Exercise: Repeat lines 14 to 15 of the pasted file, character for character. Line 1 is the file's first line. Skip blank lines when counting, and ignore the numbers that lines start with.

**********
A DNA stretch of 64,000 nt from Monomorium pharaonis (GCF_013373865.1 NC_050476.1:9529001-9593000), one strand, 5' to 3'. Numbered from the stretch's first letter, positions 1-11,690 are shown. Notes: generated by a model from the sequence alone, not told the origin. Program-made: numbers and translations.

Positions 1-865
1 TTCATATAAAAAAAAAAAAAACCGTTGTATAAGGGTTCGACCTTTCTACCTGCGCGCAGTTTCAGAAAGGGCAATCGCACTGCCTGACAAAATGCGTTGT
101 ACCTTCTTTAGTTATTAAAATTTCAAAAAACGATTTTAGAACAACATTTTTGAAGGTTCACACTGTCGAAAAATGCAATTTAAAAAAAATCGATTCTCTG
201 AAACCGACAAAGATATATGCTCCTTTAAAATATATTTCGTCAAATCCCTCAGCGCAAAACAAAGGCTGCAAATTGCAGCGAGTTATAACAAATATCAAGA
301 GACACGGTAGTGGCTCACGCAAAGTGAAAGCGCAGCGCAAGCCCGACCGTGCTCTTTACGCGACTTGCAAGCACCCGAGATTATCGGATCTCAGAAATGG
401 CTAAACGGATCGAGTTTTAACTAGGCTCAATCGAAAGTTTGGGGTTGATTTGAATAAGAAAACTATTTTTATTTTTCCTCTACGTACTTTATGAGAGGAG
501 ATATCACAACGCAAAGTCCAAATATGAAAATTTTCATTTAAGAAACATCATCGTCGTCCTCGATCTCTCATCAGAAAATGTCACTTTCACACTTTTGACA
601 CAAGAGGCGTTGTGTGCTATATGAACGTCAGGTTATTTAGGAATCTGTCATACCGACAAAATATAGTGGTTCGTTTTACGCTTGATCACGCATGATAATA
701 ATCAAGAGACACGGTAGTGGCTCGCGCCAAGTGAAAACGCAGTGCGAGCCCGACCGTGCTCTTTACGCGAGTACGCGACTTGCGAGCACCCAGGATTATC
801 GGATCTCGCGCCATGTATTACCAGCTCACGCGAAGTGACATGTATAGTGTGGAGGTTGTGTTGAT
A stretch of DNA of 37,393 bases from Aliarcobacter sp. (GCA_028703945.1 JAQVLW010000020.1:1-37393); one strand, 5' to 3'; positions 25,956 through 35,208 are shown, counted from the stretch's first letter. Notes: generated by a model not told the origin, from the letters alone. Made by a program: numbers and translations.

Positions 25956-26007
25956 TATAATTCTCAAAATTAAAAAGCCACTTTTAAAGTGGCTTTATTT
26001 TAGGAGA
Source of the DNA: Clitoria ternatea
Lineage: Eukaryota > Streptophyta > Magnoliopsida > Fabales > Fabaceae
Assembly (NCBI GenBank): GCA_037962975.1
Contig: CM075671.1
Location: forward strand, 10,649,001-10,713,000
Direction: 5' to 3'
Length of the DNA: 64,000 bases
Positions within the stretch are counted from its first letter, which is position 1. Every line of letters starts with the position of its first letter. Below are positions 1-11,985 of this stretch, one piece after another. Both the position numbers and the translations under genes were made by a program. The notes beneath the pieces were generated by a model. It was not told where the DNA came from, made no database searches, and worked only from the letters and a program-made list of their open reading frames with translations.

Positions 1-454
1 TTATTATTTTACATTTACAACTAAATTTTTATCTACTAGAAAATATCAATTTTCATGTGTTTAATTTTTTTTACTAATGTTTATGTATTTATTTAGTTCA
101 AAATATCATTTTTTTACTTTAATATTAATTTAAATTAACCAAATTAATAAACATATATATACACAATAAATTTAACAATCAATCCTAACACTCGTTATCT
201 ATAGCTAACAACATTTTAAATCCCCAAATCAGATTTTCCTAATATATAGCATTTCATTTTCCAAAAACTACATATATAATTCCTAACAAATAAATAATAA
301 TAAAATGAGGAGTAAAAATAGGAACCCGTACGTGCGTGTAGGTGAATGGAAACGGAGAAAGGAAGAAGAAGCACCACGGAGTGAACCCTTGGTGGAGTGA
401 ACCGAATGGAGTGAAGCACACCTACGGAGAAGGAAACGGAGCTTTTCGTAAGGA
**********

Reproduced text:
25956 TATAATTCTCAAAATTAAAAAGCCACTTTTAAAGTGGCTTTATTT
26001 TAGGAGA